I’ve declared this the summer of fun!  After spending almost one year of doctor appointments ruling out Muscular Dystrophy, cardiac problems, neurological issues, genetic issues, vision and hearing problems, I think my family deserves it.  Rather than running to a doctor's appointment, I try to make it a few hours at a park. One day my hope is that I’m standing watching my kids playing and Andy will stand up and say something like, "How am I doing mommy?"  I also wonder how many things Andy will be able to tell me that his sister does and blames him!  Either way, I look forward to both!


Friday, June 26, 2009

With Apraxia There Are No Magic Bullets; But Are Unexpected Benefits

[by Michele S., as part of CASANA's parent scholarship application for the 2009 National Conference on Childhood Apraxia of Speech]

Childhood Apraxia of Speech affects our six-year-old daughter’s life every minute of every day. She is the sweetest little girl who loves and wants to get to know everyone she meets. The way she expresses herself draws some to her and scares others away. Some people are just plain confused. Anna has not been deterred by negative reactions in the past, but has recently become more concerned with how others feel. Even in an academic setting, there are many who assume that the inability to communicate freely or “on demand” automatically means that there is a cognitive issue.

School is a continuous battle for us. There is no ideal placement for a child who needs to be among typically developing peers, but has language delays that are seen in many subject areas. I would often ask myself if money were not an issue would everything be better? Of course, I immediately think! However, putting a child with Childhood Apraxia of Speech in a private school, when her siblings are all in public school seems like overkill. After all, these children are very capable of functioning in society if proper supports are available. Anna needs to be with good language role models and really enjoys their company. It would be detrimental to put her in another type of setting, which is often the case. This has unfortunately caused animosity between the school system and our family.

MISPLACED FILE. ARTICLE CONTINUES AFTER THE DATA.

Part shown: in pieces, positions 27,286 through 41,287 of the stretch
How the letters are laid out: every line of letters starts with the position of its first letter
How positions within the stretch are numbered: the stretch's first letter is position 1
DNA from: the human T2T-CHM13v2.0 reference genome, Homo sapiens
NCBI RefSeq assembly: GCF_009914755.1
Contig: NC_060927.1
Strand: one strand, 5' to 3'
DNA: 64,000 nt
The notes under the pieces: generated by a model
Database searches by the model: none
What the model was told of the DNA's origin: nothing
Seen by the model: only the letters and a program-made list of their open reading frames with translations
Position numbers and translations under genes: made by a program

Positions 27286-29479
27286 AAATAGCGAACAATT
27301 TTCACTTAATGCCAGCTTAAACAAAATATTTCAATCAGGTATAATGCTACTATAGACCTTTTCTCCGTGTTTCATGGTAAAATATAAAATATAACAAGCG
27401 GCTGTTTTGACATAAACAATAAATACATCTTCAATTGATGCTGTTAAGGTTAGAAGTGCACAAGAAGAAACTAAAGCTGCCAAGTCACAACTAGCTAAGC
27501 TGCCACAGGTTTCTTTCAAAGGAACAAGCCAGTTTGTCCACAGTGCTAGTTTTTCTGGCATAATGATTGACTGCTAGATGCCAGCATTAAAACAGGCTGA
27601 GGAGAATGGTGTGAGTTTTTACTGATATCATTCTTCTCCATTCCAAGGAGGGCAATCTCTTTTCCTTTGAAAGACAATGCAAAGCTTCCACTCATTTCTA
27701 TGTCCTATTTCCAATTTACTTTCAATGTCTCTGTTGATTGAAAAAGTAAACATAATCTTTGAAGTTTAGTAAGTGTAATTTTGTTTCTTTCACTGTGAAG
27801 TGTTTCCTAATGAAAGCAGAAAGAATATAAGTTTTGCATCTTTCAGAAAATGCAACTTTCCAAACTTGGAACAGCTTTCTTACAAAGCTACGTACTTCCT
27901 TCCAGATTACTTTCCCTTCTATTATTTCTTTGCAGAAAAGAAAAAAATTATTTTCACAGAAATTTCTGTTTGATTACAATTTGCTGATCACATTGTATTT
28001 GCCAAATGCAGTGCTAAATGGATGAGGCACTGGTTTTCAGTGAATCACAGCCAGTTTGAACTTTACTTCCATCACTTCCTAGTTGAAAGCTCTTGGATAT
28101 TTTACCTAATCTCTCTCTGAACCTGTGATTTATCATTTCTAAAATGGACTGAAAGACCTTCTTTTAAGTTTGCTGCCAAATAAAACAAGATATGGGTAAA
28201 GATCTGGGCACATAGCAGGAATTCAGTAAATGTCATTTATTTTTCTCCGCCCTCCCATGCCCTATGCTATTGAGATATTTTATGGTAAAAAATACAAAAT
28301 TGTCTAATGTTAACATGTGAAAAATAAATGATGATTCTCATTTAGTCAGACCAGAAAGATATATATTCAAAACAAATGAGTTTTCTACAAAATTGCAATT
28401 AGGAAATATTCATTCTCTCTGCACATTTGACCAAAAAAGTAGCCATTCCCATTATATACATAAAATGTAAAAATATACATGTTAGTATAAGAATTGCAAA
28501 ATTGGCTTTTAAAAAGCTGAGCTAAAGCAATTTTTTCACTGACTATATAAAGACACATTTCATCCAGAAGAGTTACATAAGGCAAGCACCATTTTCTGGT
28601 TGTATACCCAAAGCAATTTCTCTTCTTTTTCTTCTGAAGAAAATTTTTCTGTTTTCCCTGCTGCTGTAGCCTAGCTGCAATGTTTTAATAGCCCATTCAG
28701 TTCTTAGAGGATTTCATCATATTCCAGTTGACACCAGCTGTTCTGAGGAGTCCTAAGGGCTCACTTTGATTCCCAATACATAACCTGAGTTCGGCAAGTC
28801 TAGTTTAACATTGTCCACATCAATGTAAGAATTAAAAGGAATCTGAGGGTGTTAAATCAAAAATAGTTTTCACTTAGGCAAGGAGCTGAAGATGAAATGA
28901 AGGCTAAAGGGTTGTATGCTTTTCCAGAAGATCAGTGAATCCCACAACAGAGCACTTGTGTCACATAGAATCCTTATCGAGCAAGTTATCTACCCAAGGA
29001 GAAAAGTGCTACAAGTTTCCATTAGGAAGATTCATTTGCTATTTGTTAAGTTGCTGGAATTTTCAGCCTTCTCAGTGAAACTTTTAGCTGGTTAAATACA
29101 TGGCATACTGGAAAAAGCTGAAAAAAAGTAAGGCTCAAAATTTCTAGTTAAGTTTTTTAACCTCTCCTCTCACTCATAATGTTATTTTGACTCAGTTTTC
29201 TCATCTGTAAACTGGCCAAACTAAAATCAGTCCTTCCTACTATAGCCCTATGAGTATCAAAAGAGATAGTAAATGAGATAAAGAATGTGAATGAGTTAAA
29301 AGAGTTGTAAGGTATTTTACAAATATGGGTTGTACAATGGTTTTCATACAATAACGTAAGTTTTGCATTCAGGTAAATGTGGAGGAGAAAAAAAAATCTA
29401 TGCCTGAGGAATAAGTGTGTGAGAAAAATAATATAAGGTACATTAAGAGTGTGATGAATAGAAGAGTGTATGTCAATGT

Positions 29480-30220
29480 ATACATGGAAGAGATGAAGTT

Speech therapy is another area of concern. We went for years without a (speech) diagnosis and no proper therapy. Some summers, there was no therapy at all. Very little progress was made and this preoccupied the entire family. We finally found someone qualified to evaluate, diagnose and treat our little angel. She has made so much progress since then and we have learned so much! It is still a battle to get the understanding and support of her school speech therapist, but we will not give up!